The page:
Nightmare Alley Ending Explained: Of Monsters And Men
Stan Carlisle is a mystery to much of âNightmare Alley,â introduced in a 15-minute wordless streak – in which he throws a body into a hole in a dilapidated house, sets the house on fire and gets on a bus. for nowhere – before he finally delivers his first line to a resident carnival “geek” who had escaped from his cage. “I’m not going to hurt you,” he promises, before the geek pounces on him, leading him to reciprocate and beat the poor bloodstained man. In this single action, we get a glimpse of who Stan is: a man of contradictions, bad news in a beautiful face, an enigma hiding a violent temper. But as the movie unfolds, we learn that Stan isn’t much of a mystery, he’s just another man.
“Everyone’s in trouble. Someone they hated. A shadow of their past,” alcoholic Carnie Pete (a calmly devastating David Strathairn) told Stan. Every man comes down to a series of issues and traumas, and while he may consider himself a brooding loner, even Stan can be easily read like a book by Pete, which is part of an act of clairvoyance with his wife. Mrs. Zeena (Toni Collette). Even the men who become the resident carnival “geeks” – often destitute alcoholics or drug addicts who are kicked out of Nightmare Alley by itinerant carnival owner Clem Hoatley (a wonderfully skeevy Willem Dafoe) – are just ordinary men after a bad day. Geeks were a common act in circuses at the turn of the 20th century; billed as the most shocking and frightening part of the “freak show”, they were “wild men” who would entertain the masses by chasing live chickens and biting their heads in a display of bloody violence. It was a kind of comfort to the audience, who got the temporary thrill of witnessing something so primitive and brutal, yet being assured that he looked nothing like these wild creatures. But maybe the differences between the civilized and the savage are not so rare, and maybe the distinction between light and dark is not so obvious.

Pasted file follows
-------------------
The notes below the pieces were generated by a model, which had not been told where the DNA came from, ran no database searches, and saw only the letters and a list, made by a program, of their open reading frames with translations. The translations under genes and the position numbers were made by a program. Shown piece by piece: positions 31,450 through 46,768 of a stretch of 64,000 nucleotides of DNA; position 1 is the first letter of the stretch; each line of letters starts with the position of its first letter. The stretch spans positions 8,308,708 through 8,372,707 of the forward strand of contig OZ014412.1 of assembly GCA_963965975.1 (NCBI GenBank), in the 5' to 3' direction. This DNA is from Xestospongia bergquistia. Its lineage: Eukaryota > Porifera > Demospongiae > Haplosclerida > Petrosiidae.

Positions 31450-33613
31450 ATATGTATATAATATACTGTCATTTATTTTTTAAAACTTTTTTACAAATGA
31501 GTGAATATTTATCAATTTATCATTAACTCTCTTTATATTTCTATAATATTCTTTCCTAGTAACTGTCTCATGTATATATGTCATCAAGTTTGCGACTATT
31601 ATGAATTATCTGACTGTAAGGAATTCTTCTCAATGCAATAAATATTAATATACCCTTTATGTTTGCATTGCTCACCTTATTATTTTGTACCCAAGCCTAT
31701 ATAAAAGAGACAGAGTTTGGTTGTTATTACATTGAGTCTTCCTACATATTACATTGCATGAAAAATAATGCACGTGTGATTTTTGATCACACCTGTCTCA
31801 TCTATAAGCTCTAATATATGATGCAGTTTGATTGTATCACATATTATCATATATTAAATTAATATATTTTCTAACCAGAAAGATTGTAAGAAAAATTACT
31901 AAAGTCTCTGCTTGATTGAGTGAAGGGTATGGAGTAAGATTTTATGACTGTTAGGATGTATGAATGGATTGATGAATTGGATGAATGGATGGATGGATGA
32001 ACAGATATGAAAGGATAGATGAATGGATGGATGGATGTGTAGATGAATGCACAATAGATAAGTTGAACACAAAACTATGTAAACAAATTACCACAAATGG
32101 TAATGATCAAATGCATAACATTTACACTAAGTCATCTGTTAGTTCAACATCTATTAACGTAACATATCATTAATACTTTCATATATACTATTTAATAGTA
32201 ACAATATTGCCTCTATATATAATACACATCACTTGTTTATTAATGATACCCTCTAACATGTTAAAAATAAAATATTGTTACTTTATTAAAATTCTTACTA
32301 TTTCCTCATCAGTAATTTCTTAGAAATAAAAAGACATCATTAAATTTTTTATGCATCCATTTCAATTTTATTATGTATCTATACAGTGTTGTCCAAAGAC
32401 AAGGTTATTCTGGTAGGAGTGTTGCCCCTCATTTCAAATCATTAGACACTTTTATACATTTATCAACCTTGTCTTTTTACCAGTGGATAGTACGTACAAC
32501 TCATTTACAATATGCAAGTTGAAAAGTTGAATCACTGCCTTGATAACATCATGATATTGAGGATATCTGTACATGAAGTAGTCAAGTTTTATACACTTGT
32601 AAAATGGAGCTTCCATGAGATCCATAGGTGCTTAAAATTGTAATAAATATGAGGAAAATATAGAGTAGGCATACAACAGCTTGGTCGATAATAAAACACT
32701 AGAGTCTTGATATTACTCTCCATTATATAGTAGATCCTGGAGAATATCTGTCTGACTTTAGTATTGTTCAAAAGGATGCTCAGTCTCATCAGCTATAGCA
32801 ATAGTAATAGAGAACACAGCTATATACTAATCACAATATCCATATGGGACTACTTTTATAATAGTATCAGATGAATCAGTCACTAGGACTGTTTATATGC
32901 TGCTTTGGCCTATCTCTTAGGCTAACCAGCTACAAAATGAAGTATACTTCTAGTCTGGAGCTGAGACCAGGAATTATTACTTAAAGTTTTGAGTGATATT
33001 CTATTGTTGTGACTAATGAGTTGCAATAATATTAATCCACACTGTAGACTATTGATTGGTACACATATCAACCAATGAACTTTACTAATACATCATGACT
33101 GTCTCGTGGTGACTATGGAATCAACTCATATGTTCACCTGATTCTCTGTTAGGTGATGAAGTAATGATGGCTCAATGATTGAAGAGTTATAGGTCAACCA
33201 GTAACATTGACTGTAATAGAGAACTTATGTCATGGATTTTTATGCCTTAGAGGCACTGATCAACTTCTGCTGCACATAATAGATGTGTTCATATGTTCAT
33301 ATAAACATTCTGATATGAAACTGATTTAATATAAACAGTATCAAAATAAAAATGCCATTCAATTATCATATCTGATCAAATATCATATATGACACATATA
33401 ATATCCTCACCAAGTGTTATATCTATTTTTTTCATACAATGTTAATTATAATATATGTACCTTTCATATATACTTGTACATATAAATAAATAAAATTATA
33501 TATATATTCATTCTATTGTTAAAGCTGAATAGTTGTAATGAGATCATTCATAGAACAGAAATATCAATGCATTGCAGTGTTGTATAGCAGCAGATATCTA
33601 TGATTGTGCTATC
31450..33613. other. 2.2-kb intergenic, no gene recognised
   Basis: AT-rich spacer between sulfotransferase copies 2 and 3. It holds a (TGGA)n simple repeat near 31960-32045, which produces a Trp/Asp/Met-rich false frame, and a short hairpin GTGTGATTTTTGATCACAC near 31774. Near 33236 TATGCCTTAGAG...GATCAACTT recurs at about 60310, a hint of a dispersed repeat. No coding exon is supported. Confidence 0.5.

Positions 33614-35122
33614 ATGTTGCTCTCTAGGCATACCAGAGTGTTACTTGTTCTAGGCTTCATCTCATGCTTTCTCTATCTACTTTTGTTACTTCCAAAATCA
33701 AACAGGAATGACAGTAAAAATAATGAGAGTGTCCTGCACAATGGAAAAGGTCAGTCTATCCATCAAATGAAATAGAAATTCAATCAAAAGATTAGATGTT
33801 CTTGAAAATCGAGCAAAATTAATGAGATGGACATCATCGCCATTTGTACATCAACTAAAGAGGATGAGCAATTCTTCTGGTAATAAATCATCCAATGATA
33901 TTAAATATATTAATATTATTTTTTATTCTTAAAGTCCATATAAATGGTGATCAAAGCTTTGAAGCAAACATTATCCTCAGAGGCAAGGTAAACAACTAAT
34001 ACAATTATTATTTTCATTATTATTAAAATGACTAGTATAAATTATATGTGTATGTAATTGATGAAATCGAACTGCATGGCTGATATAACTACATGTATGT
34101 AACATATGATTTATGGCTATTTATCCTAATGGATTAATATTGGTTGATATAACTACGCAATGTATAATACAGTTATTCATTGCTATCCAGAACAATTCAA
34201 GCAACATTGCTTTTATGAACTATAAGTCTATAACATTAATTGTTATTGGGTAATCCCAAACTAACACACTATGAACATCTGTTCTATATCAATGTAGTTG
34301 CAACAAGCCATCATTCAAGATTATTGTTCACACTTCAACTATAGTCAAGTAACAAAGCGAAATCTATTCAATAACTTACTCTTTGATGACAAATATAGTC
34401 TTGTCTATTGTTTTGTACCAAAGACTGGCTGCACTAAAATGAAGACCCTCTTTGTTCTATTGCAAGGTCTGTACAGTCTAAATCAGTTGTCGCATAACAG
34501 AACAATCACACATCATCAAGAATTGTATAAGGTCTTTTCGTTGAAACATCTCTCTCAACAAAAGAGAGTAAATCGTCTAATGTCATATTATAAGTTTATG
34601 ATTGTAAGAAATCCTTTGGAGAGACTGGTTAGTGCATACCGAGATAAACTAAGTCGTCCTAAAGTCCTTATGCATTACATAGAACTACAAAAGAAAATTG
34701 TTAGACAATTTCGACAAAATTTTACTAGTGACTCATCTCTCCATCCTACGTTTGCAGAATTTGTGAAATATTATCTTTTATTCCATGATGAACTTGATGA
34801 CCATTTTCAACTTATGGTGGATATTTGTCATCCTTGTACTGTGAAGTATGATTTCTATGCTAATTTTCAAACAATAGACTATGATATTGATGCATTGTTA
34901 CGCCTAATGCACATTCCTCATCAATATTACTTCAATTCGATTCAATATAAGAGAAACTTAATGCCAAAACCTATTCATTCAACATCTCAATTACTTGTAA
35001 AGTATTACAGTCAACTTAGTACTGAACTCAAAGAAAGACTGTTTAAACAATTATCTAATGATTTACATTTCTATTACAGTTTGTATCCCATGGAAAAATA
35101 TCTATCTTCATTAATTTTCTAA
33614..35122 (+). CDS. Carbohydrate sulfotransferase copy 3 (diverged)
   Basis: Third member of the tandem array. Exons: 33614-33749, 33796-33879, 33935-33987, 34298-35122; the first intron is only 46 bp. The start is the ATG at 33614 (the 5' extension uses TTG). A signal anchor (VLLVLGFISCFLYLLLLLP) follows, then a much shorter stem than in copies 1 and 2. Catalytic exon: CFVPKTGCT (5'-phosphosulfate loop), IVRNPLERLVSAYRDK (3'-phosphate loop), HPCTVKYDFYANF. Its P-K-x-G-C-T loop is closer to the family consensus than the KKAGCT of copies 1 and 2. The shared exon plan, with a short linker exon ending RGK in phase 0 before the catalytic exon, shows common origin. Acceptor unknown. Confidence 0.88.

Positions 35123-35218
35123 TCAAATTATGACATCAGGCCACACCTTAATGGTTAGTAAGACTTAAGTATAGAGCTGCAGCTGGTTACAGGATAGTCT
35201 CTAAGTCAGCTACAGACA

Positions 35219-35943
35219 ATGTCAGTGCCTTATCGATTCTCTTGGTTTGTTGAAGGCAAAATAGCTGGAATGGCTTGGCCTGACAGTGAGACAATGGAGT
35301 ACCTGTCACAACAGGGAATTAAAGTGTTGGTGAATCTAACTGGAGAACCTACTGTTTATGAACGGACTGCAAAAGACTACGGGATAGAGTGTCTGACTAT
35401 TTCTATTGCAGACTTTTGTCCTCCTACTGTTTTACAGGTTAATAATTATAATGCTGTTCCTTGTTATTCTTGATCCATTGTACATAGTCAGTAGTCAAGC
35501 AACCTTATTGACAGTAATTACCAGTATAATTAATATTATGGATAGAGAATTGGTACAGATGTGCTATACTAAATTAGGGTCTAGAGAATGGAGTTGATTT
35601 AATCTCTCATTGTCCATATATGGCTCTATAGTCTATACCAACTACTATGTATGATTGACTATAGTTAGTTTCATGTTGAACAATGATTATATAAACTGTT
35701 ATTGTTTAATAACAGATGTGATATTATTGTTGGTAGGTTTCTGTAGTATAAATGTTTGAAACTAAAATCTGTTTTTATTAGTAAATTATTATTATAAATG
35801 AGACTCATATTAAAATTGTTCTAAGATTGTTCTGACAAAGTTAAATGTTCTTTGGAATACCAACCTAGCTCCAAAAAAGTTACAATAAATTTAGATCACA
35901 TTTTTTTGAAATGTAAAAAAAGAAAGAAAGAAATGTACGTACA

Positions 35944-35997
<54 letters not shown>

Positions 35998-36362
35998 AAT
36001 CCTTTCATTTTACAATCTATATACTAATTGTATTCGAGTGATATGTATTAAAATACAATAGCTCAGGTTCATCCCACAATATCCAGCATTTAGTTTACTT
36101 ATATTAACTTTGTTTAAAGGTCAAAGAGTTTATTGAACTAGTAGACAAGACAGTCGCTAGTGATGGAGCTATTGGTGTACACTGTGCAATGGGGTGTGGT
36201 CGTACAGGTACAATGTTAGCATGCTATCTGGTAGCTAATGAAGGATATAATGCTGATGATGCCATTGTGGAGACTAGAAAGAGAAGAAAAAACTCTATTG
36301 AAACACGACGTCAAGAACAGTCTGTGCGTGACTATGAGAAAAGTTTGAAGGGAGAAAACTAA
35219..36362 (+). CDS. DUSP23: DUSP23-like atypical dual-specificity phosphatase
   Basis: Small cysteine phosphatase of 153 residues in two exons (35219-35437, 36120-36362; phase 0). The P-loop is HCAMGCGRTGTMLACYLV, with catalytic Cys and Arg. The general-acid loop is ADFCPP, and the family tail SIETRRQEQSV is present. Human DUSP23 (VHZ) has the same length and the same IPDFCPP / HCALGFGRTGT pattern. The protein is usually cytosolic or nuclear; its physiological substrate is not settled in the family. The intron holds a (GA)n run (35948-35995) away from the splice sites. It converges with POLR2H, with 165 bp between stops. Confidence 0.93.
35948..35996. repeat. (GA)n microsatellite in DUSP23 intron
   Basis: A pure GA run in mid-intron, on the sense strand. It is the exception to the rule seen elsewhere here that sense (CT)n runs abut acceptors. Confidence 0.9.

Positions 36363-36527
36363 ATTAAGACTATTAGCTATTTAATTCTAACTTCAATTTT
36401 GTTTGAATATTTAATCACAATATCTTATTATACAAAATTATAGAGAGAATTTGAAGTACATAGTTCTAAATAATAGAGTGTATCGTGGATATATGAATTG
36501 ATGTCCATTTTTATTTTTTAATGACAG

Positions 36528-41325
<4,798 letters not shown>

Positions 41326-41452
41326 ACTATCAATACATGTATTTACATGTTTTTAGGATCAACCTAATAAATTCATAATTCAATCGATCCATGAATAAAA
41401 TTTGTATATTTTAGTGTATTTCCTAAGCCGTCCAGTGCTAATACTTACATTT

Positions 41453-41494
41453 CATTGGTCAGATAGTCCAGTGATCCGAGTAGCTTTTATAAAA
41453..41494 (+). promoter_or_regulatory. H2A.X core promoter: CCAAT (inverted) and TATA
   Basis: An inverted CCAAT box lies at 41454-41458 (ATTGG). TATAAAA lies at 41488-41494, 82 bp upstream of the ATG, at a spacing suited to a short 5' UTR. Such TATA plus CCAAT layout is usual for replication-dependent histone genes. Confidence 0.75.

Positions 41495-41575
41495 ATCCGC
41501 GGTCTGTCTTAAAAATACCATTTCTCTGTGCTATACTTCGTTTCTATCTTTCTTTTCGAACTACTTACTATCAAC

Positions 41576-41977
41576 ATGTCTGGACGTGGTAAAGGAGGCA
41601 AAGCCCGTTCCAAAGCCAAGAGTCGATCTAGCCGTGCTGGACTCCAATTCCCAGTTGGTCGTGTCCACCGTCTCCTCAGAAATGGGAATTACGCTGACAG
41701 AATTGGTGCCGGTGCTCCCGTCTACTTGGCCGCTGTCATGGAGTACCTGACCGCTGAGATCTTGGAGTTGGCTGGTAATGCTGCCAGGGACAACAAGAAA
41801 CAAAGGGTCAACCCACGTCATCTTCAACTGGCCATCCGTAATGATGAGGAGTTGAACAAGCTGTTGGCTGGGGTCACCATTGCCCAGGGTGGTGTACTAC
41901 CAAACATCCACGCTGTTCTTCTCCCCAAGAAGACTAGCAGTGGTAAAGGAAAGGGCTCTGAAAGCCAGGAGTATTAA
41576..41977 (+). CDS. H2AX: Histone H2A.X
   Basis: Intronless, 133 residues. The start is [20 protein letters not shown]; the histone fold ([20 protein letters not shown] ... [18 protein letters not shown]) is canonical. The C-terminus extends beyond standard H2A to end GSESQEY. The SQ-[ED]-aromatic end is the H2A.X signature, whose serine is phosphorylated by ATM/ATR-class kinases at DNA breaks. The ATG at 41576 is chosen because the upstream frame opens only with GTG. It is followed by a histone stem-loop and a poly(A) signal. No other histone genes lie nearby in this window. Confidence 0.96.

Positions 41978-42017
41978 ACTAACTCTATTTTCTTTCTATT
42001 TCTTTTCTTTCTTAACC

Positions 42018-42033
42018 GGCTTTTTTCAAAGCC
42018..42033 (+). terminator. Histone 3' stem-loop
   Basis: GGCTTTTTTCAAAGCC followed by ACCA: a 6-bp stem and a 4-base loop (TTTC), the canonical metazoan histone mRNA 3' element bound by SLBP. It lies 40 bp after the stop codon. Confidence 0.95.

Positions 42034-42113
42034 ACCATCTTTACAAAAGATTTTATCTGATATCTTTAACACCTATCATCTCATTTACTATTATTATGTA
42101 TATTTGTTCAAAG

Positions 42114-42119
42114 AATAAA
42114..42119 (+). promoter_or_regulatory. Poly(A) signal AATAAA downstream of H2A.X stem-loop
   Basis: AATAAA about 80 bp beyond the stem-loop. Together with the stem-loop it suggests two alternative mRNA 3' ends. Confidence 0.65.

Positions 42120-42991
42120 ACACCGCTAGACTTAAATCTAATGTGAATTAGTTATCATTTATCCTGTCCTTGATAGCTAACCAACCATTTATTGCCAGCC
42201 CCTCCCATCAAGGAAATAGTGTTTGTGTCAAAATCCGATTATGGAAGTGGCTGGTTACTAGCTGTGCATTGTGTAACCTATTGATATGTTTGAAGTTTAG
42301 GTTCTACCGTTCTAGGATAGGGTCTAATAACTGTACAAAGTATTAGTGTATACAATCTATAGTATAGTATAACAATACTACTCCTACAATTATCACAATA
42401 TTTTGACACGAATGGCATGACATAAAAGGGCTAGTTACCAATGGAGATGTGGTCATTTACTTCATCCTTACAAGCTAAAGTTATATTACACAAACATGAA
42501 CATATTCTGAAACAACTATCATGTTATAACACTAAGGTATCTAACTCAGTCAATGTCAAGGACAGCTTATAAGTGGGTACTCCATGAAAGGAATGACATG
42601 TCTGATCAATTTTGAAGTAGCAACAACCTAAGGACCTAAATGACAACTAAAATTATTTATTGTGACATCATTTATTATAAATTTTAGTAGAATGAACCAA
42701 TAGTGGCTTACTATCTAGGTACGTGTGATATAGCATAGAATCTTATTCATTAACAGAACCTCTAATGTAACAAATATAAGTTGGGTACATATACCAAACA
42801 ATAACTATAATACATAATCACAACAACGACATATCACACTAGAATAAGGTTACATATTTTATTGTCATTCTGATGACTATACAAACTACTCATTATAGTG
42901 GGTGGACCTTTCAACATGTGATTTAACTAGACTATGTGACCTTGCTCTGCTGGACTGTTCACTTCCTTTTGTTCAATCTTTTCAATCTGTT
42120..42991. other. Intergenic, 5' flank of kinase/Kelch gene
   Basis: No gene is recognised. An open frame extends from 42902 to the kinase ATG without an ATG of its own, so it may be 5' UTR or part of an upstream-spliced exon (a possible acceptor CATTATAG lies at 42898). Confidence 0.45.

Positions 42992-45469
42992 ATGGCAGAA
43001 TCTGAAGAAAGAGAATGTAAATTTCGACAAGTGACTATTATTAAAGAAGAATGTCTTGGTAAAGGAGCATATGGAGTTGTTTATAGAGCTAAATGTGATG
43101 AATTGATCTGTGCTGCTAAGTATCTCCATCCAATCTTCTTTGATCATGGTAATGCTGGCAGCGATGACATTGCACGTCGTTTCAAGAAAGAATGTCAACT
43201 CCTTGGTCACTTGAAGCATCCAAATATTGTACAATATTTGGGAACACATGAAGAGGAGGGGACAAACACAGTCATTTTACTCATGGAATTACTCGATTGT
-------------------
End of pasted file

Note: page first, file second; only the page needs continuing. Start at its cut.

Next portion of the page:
Despite his questionable morals and secretly violent temper, Stan is presented as a character who believes in this distinction. He’s disgusted by Clem’s underhand tactics to “recruit” Nightmare Alley geeks once his current one dies – luring them in with promises of booze and temporary employment before essentially kidnapping them – but does not express not his dissatisfaction. At least he’s not like them, Stan seems to be sure. And who would just miss another Nightmare Alley bum?